A New York City emergency medical technician, who was killed in the line of duty last week, has been honored with salutes, memorials and donations in the days following her tragic death.
Yadira Arroyo, an EMT and 14-year veteran of the New York City Fire Department, was driving an ambulance with her partner in the Bronx on Thursday night when a civilian flagged them down. Arroyo pulled the vehicle over and both she and her partner got out to assist, according to a press release from the New York City Police Department.
That’s when a man entered the driver’s side of the ambulance. Arroyo and her partner tried to stop the individual from driving away but the man put the vehicle in reverse, knocking down Arroyo and driving over her with the ambulance. The man continued driving in reverse, hitting two occupied cars and a parked, unoccupied vehicle, police said.
Then the man drove the ambulance forward, subsequently dragging Arroyo into the middle of an intersection. While trying to turn left at the intersection, the man crashed the ambulance into two more parked vehicles before coming to a stop near a corner. The man tried to flee the scene on foot but was apprehended by an on-duty officer with the Metropolitan Transportation Authority who was on patrol at the time, according to police.
Police officers responding to the incident found Arroyo lying unconscious and unresponsive in the roadway with trauma to her body. She was transported to a nearby hospital in critical condition, where was pronounced dead, police said.
— FDNY (@FDNY) March 17, 2017
Arroyo is the eighth member of the FDNY EMS to die in the line of duty. She was a 44-year-old mother to five children, the fire department said.
Arroyo’s partner, a 30-year-old woman, was taken to the hospital for injuries to her neck and shoulder. She is in stable condition, according to police.
No one else was injured during the incident, police said.
A makeshift memorial has been set up where Arroyo was killed.
Dozens of Arroyo’s fellow FDNY members were seen saluting her body, which was covered in an American flag, as it was taken into the medical examiner’s office on Thursday night.
The fallen EMT was also honored during a bunting ceremony on Friday outside Station 26 in the Bronx where she worked. A wake will be held at the Joseph A. Lucchese Funeral Home in the Bronx on March 23 and March 24. The funeral will be held at St. Nicholas of Tolentine R.C. Church in the Bronx on March 25, according to the fire department.
“We’ve always told our families that once their loved one joins this department, each member of their family joins the department. As you know she had five sons, every member of this station and every member of this department will be there for those people, for her mom and dad as we go through this difficult week,” FDNY Commissioner Daniel A. Nigro said at the bunting ceremony on Friday. “She served this city as a hero and she died a hero of this city. Let’s not forget that.”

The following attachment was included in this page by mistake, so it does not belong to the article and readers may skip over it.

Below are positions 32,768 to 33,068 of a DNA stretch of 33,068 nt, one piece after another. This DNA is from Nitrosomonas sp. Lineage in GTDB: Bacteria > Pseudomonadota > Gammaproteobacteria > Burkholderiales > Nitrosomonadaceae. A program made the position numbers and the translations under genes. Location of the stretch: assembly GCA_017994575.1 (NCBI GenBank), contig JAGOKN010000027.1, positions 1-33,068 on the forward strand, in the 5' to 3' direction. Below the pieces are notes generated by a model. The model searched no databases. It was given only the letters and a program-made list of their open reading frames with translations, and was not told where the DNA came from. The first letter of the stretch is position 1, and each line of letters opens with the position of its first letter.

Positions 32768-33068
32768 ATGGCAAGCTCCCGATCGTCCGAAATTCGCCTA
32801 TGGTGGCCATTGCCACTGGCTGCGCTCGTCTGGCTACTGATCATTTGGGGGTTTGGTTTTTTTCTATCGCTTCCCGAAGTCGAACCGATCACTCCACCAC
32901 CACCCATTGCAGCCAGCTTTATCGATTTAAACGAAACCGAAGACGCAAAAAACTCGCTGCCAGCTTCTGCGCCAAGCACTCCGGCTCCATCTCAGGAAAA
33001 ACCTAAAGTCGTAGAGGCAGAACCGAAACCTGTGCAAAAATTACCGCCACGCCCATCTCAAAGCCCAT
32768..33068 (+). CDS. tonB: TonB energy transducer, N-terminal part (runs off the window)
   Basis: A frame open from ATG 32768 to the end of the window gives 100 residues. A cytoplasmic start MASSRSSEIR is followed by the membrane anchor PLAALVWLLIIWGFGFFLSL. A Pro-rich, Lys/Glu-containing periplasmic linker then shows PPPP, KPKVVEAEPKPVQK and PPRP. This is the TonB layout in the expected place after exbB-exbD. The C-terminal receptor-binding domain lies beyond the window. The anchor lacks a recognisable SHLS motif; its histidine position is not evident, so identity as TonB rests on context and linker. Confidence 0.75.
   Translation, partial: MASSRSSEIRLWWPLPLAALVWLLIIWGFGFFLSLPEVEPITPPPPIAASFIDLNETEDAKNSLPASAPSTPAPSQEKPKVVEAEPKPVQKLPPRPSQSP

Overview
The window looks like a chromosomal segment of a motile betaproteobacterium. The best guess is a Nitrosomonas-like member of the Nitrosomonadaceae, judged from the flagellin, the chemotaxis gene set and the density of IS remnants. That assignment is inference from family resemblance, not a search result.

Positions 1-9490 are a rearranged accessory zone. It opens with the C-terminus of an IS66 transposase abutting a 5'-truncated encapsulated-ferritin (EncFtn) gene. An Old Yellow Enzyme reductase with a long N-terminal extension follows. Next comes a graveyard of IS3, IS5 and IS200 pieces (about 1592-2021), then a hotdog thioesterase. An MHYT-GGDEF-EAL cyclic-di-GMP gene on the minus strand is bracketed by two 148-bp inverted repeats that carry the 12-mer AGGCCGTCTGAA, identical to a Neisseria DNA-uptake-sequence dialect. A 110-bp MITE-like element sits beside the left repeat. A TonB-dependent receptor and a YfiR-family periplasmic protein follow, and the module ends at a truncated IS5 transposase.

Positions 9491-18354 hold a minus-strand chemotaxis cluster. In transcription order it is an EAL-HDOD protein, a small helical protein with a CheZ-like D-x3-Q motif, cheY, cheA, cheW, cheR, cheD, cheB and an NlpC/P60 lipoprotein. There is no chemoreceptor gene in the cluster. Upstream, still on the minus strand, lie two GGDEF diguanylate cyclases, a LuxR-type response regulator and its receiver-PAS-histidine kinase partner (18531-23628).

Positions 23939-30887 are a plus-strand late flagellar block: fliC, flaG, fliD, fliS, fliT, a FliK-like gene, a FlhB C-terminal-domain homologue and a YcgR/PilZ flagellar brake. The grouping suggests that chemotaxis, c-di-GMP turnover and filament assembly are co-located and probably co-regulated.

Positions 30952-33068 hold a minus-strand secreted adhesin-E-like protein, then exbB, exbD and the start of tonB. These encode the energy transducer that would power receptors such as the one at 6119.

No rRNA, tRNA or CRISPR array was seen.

Players and fans at Saturday night’s FDNY vs. NYPD hockey game observed a moment of silence for Arroyo.
“I’ve served the department for 28 years and rarely do you find a member so dedicated. She was so selfless that at a moment’s notice she did what she thought was right to do in the face of danger. Knowing she was out there gave us peace and understanding that the right thing was going to be done every single time,” FDNY Capt. Joseph Jefferson of Station 26 said in a statement on the fire department’s Facebook page. “She served the public in the Bronx for 14 years. This is a woman, a mother of five, who dedicated her life in serving the community. She cannot be replaced.”
The Stephen Siller Tunnel to Towers Foundation, which says its mission is “to honor our military and first responders,” kicked off a fundraiser for Arroyo’s family on Saturday. Frank Siller, the organization’s CEO, donated the first $100,000 to Arroyo’s Children’s Fund, care of the FDNY Foundation, which was created to support the five sons she leaves behind.
“This brave first responder was killed by simply doing her job, helping to save others. It is beyond horrific,” Siller said at the fundraiser. “The fact that she leaves behind five children makes it all the more necessary for us to accept the responsibility to help care for these children, to ensure that they’re able to lead the lives that their mother so wanted for them.”
Arroyo’s son, Jose Montes, was moved by the outpour of support for their family.
“Seeing everybody that she affected, I know that she didn’t die in vain,” he said at the fundraiser. “Me and my brothers, we’re all going to stick together and we’re not going to let go of each other. If you could take something from this — learn to hold your family closer every day, because life is short.”
You can support the family by going to www.FDNYFoundation.org/Donate and selecting “EMT Yadira Arroyo’s Children’s Fund” from the drop down menu.
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